There’s this health care market. Everybody’s in it. So we can regulate it, and we’re going to look at a particular serious problem, which is how people pay for it. But next year, they can decide everybody’s in this market, we’re going to look at a different problem now, and this is how we’re going to regulate it. And we can compel people to do things — purchase insurance, in this case. Something else in the next case, because you’ve — we’ve accepted the argument that this is a market in which everybody participates.

Justices Antonin Scalia and Samuel Alito also pressed relentlessly with questions about what made healthcare different, and how they could define the limits on Congressional power if they allow forced purchases of insurance. Alito was particularly concerned about the subsidies embedded in the law that flow from young, healthy citizens to older ones with bigger medical bills. He noted that the average individual health policy costs $5,800 yet young people consume less than a tenth of that each year, casting doubt on the government’s argument that the law is necessary to prevent the uninsured from shoving their costs on the insured.

“You can’t just justify this on the basis of their trying to shift their costs off to other people, can you?” he said.

Verrilli said the young will get other benefits under the law, such as guaranteed access to insurance, and Congress has imposed similar cross-subsidies in other markets such as telephone service and milk.

Scalia, Alito and Roberts seemed either hostile to the mandate or at least concerned about its breadth, and Justice Clarence Thomas, who asked no questions, is assumed to be a skeptic as well. Alito, at one point, delivered a “question” that sounded more like a brief for the challengers:

The reason why there is cost shifting is because the government has mandated that. It has required hospitals to provide emergency treatment, and instead of paying for that through a tax which would be born by everybody, it has required — it has set up a system in which the cost is surreptitiously shifted to people who have health insurance and who pay their bills when they go to the hospital.

But the challengers need five votes and Justice Anthony Kennedy didn’t offer them much support. He, too, peppered the government lawyer with questions including where the limit lay on Congress’s power to regulate commerce.

Your question is whether or not there are any limits on the Commerce Clause. Can you identify for us some limits on the Commerce Clause?

Verrilli proposed a test which would leave “forced purchases of commodities” unconstitutional but allow for Congress to dictate the method of payment — in this case insurance for healthcare costs that are unpredictable and can overwhelm people who aren’t financially prepared for them. That seemed to satisfy Kennedy, who toward the end of the arguments said:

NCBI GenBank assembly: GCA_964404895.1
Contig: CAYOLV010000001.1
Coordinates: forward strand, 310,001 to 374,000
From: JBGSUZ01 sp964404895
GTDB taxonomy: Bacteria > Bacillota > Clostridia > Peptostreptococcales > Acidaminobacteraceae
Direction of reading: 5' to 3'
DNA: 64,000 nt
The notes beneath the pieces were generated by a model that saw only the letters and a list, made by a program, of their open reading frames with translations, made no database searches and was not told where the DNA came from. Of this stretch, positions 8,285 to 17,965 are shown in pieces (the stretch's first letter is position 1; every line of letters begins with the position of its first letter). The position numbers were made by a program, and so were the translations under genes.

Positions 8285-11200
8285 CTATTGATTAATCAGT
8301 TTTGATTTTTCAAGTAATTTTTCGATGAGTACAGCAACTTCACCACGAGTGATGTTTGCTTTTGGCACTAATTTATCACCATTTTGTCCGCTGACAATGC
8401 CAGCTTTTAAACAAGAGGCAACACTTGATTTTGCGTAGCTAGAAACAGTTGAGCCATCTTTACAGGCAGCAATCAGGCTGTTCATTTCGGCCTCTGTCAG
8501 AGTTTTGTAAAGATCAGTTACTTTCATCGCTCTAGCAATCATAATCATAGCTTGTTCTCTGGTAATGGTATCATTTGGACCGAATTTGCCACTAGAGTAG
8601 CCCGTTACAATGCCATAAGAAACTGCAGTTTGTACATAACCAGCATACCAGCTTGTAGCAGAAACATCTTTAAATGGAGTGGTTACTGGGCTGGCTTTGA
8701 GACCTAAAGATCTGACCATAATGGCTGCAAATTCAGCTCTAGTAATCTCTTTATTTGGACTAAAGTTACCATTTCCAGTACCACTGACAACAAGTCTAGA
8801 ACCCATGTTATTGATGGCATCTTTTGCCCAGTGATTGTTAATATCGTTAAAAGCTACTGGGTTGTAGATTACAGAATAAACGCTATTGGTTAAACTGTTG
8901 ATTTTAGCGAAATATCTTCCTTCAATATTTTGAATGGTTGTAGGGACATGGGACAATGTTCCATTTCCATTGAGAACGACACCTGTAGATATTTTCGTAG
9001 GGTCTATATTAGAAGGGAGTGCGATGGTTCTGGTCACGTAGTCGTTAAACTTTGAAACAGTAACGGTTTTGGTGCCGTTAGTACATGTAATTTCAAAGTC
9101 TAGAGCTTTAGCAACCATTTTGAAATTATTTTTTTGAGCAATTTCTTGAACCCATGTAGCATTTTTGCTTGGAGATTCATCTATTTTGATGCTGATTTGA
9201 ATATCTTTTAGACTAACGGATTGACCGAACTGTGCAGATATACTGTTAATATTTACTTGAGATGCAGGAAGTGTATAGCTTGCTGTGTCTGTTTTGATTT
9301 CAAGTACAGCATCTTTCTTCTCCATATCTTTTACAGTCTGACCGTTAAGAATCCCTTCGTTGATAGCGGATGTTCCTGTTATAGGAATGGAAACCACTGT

I think it is true that if most questions in life are matters of degree, in the insurance and health care world, both markets — stipulate two markets — the young person who is uninsured is uniquely proximately very close to affecting the rates of insurance and the costs of providing medical care in a way that is not true in other industries. That’s my concern in the case.

It would be dangerous to predict how Kennedy will vote in this case, said M. Miller Baker, a veteran Supreme Court litigator with McDermott Will & Emery in Washington. Jones Day attorney Michael Carvin, representing the the National Federation of Independent Business, tried to appeal to Kennedy by comparing what the law does to individuals with federal laws Kennedy has voted to strike down that took away powers that belong to the states.

“Kennedy could come down either way on this,” Baker said. “There will be uncertainty up until the end.”

None of the justices seemed concerned about the tax question, perhaps because it was discussed exhaustively yesterday and the Obama administration was forced to concede that it considered the penalty a tax for some purposes and not for others. McCollum said there are other good reasons for the government to go lightly on this one: Paul Clement, arguing for the states, said the penalty might be considered a “direct tax,” which under the Constitution must be apportioned among the states. The only reason the federal income tax is exempt from this requirement is because of a constitutional amendment.

The argument that the entire law can fall under Congress’s taxing authority “is lost and I think the reason it’s lost is because not even Breyer and Ginsberg believe in it,” McCollum said.

If the day went badly for the government’s top lawyer, that may be because the case presents fiendishly complex questions of law and the philosophy of government. CNN legal analyst Jeffrey Toobin said the arguments were a “train wreck for the Obama administration” and said Verrilli wasn’t prepared. Baker disagreed. “Don Verilli’s doing something unprecedented –he’s arguing three days in a row before the Supreme Court,” Baker told me. “When somebody else does that, they’ll be in a position to critique.”



Today, March 27, 2012, the Supreme Court will hear two hours of oral argument concerning the constitutionality of the individual mandate. The individual mandate is the essential component of ObamaCare. It requires millions of Americans to buy and indefinitely maintain health insurance or face annual penalties.